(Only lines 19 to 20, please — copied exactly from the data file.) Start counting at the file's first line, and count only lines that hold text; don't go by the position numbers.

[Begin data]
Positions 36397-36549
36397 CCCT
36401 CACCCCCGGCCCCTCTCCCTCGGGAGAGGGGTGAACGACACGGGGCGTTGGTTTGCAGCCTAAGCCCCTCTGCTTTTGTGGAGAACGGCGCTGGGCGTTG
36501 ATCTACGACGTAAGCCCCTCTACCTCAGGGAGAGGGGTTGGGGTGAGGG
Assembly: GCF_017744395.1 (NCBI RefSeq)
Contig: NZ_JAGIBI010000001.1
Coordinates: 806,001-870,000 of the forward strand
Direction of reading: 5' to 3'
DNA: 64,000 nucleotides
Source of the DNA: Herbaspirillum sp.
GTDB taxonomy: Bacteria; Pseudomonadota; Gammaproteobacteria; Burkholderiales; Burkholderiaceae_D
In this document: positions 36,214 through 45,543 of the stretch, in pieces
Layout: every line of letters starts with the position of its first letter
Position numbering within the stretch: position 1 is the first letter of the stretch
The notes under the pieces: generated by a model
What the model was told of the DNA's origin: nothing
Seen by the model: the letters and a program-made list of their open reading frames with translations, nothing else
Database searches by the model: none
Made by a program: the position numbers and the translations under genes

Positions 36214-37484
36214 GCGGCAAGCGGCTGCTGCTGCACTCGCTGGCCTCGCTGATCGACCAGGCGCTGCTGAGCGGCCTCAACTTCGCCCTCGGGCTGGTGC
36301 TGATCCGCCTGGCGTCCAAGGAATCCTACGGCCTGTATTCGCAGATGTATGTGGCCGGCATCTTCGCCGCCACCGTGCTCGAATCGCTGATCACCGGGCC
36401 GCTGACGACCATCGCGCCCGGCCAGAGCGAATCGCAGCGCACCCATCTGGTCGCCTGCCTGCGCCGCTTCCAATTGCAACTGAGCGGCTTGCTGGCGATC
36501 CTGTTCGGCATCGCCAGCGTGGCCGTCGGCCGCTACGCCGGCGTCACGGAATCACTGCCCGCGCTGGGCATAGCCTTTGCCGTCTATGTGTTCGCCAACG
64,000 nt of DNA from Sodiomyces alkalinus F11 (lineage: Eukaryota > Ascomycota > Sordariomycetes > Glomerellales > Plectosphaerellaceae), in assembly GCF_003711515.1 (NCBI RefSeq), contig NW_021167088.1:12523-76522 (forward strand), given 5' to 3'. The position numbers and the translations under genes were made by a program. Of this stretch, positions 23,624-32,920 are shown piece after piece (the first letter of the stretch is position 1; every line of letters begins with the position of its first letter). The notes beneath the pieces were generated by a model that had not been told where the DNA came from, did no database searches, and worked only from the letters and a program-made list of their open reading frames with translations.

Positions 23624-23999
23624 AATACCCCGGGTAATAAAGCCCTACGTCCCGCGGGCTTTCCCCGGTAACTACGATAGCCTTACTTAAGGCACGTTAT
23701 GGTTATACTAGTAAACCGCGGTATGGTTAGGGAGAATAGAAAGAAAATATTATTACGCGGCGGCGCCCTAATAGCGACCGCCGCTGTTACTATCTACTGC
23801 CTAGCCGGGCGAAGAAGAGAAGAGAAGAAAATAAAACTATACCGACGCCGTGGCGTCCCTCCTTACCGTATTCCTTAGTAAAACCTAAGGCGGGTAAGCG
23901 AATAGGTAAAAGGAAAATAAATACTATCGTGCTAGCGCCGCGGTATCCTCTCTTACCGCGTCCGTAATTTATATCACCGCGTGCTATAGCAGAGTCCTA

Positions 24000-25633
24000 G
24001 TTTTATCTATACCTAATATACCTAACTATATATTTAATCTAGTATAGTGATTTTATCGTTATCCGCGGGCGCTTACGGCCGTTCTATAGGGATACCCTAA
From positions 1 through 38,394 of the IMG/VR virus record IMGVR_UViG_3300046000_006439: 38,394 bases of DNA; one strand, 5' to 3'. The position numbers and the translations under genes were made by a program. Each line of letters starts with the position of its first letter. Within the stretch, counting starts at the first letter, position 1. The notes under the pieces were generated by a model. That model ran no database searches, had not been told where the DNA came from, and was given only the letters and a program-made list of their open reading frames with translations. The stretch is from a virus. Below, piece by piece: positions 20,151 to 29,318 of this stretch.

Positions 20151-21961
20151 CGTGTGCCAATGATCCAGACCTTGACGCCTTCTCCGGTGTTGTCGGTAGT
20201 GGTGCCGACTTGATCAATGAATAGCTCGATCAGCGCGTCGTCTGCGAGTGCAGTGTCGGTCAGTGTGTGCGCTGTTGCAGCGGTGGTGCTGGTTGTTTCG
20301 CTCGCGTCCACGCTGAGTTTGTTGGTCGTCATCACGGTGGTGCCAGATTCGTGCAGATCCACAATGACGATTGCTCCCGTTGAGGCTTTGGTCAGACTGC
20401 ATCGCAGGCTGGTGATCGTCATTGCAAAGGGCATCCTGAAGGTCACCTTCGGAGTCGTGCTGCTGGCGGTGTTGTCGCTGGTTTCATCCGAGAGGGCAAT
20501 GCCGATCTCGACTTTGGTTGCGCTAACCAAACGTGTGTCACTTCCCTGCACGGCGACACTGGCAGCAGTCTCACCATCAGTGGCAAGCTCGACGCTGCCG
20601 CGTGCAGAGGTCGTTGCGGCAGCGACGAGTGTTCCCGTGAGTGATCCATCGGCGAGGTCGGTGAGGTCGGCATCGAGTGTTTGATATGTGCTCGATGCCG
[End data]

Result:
Made by a program: the position numbers and the translations under genes

Positions 36214-37484